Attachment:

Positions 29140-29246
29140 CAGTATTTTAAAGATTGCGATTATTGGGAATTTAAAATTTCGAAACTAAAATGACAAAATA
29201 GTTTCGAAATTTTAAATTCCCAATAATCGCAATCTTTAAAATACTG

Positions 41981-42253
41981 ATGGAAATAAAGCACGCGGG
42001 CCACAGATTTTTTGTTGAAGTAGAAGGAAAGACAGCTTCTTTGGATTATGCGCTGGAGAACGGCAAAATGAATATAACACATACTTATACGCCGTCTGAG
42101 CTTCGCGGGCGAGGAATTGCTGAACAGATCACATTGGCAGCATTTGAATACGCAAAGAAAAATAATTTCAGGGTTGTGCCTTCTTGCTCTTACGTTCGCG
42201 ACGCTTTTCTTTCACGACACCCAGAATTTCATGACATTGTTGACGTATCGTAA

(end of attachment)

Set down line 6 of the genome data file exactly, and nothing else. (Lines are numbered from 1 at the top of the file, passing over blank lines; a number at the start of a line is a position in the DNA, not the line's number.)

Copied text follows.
42001 CCACAGATTTTTTGTTGAAGTAGAAGGAAAGACAGCTTCTTTGGATTATGCGCTGGAGAACGGCAAAATGAATATAACACATACTTATACGCCGTCTGAG